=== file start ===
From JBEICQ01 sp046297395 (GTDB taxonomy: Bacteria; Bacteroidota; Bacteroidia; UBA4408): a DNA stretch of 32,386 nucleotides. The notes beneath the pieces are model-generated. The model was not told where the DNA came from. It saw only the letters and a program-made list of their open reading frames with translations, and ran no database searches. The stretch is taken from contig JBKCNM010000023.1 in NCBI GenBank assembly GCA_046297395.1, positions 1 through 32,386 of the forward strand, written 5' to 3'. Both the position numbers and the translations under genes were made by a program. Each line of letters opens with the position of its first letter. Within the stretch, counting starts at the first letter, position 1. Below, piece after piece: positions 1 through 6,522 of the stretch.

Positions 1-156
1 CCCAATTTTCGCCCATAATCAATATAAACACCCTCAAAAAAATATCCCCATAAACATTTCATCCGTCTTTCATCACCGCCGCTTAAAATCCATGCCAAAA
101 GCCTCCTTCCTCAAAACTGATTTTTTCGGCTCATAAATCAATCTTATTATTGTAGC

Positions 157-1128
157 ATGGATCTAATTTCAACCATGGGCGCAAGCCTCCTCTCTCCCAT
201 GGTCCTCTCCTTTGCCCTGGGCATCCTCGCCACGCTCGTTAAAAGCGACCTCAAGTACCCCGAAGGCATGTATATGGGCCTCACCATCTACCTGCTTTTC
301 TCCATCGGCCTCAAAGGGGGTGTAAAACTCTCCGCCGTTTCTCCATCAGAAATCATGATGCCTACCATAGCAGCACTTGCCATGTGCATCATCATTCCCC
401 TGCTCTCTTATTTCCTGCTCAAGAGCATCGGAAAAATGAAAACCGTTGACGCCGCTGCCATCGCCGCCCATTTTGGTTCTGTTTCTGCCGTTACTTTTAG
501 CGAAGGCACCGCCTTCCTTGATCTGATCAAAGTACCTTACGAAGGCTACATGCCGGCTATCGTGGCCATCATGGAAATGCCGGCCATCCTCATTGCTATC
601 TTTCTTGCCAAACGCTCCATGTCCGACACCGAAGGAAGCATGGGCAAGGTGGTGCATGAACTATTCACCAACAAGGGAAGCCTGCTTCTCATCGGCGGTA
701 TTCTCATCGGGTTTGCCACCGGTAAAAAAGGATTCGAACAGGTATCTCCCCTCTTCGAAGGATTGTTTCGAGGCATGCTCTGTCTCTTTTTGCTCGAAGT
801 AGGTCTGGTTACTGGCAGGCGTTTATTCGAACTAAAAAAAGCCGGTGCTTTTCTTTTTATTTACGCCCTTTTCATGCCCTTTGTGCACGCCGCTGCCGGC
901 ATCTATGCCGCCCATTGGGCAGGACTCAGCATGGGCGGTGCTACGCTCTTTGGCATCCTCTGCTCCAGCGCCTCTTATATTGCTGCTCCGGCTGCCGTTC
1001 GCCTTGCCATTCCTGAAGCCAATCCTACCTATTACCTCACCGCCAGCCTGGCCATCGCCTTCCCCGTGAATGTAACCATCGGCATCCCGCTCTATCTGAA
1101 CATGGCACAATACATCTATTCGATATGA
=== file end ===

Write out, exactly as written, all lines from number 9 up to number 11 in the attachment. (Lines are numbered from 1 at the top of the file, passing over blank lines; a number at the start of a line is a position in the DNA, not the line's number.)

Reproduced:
401 TGCTCTCTTATTTCCTGCTCAAGAGCATCGGAAAAATGAAAACCGTTGACGCCGCTGCCATCGCCGCCCATTTTGGTTCTGTTTCTGCCGTTACTTTTAG
501 CGAAGGCACCGCCTTCCTTGATCTGATCAAAGTACCTTACGAAGGCTACATGCCGGCTATCGTGGCCATCATGGAAATGCCGGCCATCCTCATTGCTATC
601 TTTCTTGCCAAACGCTCCATGTCCGACACCGAAGGAAGCATGGGCAAGGTGGTGCATGAACTATTCACCAACAAGGGAAGCCTGCTTCTCATCGGCGGTA